There is now a plethora of populist movements seeking to rise up against established urban and political elites, and "return" their countries to the struggling middle classes.
Latin America goes right
It's been a bad year for the Latin American left, which lost its spiritual leader Fidel Castro: its "pink tide" has ebbed to new lows and the left also faces the menace of Donald Trump.
The band of union leaders, ex-guerrillas and other left-wing rabble-rousers that dominated Latin American politics for more than a decade has fallen from favor as the region's economic boom of yesteryear has gone bust.
Of the 15 countries swept up in the so-called pink tide that began in the late 1990s, just 8 have leftist leaders today – and several of those are wobbling.
Charismatic figures such as Venezuela's Hugo Chavez and Brazil's Luiz Inacio Lula da Silva have given way to a new generation whose members fought to cling to power in 2016 (Nicolas Maduro in Venezuela) or lost it (impeached president Dilma Rousseff in Brazil).
In just over a year, center-right leaders have surged to power in Argentina, Peru, and Brazil. Venezuela's right-leaning opposition won a landslide in legislative elections, while Bolivia's Evo Morales lost a referendum to allow himself a fourth term.
More leftist leaders are due to bow out in 2017.
Migrants not welcome?
Walls are rising across the globe, literally and figuratively, keeping millions of people seeking to escape war, poverty, or persecution from reaching safe havens.
In February, the "Balkan route" from Greece to Germany taken by hundreds of thousands of migrants the year before, in closed.
In March, the EU and Turkey forge a deal for Ankara to halt the flow of migrants to Europe, an accord which is largely successful in reducing numbers crossing the Aegean Sea between Turkey and Greece.
However, the flow of migrants to Italy via the Mediterranean Sea reaches record levels and at least 4,700 people have died or are missing – feared drowned – this year while trying to cross the perilous sea.
In France, the notorious "Jungle" migrant camp near the port of Calais is finally closed in October, and an estimated 7,000 migrants are evacuated.
Scandal: Corruption exposed
From the Panama Papers to the impeachments of the presidents of Brazil and South Korea, 2016 was a year marked by corruption scandals, and by rising public outrage over graft.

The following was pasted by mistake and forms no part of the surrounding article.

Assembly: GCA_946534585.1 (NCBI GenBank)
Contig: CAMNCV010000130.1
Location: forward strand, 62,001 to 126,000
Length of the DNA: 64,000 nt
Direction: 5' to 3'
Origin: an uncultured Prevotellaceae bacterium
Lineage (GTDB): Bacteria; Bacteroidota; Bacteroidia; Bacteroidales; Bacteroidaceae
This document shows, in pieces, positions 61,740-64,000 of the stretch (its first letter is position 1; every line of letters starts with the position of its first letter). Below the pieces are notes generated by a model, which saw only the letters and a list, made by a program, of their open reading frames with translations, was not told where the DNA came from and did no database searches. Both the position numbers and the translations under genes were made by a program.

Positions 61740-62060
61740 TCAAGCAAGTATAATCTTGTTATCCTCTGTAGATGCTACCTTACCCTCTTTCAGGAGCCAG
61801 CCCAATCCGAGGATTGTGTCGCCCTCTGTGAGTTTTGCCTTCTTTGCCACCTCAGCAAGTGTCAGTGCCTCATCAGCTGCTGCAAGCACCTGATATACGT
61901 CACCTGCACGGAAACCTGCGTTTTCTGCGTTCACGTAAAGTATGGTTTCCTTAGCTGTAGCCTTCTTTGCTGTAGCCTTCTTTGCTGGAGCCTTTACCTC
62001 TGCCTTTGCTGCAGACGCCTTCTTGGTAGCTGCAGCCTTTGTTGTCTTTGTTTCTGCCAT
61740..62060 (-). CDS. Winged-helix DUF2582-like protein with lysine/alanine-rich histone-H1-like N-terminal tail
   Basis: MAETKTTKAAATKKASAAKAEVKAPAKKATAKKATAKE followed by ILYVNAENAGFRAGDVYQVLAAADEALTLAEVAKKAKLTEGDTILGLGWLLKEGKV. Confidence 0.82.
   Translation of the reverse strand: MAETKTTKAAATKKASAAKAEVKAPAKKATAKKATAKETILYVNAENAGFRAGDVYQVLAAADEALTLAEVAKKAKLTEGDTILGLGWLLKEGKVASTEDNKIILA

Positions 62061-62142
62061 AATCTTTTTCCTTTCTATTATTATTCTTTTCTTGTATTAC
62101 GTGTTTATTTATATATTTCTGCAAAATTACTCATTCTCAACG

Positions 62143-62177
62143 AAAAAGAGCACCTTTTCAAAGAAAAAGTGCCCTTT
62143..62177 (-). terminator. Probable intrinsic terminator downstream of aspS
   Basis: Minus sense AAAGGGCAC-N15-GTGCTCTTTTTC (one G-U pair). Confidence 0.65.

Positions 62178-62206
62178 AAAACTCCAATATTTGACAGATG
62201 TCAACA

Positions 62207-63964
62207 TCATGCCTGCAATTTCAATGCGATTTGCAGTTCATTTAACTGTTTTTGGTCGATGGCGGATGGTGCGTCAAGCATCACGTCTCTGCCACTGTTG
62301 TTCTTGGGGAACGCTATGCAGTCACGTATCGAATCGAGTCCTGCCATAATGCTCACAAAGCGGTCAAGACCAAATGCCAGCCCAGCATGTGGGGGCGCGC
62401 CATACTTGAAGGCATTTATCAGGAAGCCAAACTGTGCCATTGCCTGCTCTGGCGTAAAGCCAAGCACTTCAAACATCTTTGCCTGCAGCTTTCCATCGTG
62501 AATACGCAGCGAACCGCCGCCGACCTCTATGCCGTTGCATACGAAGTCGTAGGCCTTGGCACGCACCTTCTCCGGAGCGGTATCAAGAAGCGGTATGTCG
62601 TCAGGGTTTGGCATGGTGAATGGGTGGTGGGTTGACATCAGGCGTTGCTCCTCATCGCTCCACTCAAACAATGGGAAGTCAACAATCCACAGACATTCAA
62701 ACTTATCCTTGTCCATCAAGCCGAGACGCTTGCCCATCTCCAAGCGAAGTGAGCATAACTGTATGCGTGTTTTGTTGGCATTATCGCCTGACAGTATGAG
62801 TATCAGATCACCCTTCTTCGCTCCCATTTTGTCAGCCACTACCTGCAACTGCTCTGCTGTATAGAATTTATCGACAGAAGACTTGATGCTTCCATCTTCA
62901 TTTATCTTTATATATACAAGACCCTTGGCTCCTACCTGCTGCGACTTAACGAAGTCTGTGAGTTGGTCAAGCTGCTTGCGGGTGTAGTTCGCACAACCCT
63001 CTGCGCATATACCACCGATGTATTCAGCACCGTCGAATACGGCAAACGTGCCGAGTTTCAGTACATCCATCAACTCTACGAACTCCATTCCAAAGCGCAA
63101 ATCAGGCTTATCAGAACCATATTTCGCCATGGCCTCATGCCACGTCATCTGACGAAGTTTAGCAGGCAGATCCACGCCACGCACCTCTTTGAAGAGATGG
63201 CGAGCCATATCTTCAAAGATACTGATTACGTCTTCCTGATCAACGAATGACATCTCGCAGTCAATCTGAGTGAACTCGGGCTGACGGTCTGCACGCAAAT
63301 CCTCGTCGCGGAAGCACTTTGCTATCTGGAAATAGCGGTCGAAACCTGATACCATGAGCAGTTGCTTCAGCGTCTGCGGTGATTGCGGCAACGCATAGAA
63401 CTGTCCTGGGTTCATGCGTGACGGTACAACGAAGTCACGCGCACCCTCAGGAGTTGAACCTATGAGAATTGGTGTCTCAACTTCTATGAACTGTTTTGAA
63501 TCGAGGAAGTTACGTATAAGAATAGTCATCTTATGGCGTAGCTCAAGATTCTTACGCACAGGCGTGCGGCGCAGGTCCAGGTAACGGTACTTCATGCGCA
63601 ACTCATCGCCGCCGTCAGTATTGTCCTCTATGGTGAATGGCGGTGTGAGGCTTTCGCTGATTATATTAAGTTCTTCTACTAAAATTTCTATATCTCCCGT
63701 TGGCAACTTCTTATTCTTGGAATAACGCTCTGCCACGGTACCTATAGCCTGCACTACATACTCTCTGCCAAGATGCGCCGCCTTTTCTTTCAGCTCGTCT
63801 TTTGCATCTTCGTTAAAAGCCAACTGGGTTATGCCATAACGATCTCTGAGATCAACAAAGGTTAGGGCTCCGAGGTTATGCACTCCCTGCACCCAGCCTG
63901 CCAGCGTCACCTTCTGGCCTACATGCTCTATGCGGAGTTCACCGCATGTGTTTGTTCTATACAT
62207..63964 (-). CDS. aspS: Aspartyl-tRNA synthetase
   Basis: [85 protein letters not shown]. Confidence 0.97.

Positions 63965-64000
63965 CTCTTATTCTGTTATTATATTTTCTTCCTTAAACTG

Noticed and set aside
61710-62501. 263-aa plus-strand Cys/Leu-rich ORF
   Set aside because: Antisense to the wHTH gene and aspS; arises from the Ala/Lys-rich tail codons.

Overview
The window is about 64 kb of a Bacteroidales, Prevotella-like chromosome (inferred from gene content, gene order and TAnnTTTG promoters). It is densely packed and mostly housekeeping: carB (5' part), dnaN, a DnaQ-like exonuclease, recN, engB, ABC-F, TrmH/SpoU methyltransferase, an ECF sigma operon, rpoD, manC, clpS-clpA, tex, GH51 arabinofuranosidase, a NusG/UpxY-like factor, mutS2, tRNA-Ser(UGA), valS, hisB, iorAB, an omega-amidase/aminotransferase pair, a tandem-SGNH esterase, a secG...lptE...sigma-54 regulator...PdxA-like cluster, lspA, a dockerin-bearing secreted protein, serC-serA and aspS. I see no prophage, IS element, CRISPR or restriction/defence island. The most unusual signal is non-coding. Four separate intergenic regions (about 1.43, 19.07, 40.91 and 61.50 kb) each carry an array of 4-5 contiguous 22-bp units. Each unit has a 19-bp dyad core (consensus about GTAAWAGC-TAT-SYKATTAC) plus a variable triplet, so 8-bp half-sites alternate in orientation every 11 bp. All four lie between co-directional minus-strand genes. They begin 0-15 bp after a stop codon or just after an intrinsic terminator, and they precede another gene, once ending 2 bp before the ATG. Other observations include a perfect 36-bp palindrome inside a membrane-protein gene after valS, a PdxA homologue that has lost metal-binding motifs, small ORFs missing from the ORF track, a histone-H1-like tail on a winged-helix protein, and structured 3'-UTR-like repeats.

The Panama Papers leak in April – an unprecedented data dump – sparked much of the outrage early in 2016. Offshore companies used by many of the world's famous, wealthy or powerful, or kin or aides close to them, were exposed.
Some heads of state have also certainly paid a price for perceived corruption in office.
In Brazil, President Dilma Rousseff was impeached in August, just days after the Rio Olympics, following big street protests fueled by the country's deep recession. Much of the anger stemmed from a huge bribery and kickbacks scandal involving state oil company Petrobras. Rousseff was not impeached on the Petrobras allegations but on unrelated charges of cooking the government books.
South Korea's President Park Geun-hye was also impeached this month.
Park faces a parliamentary inquiry into accusations of colluding with longtime friend Choi Soon-Sil to strongarm multimillion dollar donations from large companies for a couple of dubious foundations that Choi controlled and allegedly plundered.
The scandal ignited weekly mass demonstrations, some drawing crowds of more than a million people.
Other leaders, though, are still battling piling graft allegations against them.
One such official is Malaysian Prime Minister Najib Razak, whom the US alleges embezzled with his family and associates billions of dollars from a sovereign wealth fund.
Najib has shut down domestic investigations into the scandal, claiming a plot by enemies. But tens of thousands of protestors have held demonstrations demanding his resignation.
South Africa's Jacob Zuma, nicknamed the "Teflon president" for his survival of multiple scandals, is also seeking to see his mandate through to 2019 with the backing of his ANC party, despite a court ruling he should face 783 counts of corruption.
The question is, will the rising public anger across the world translate into a lasting demand for cleaner politics?
2016 will go down in history books as the year of major turnarounds and surprise shifts that many did not see coming.
What will 2017 have in store? – With reports from Agence France-Presse and KD Suarez / Rappler.com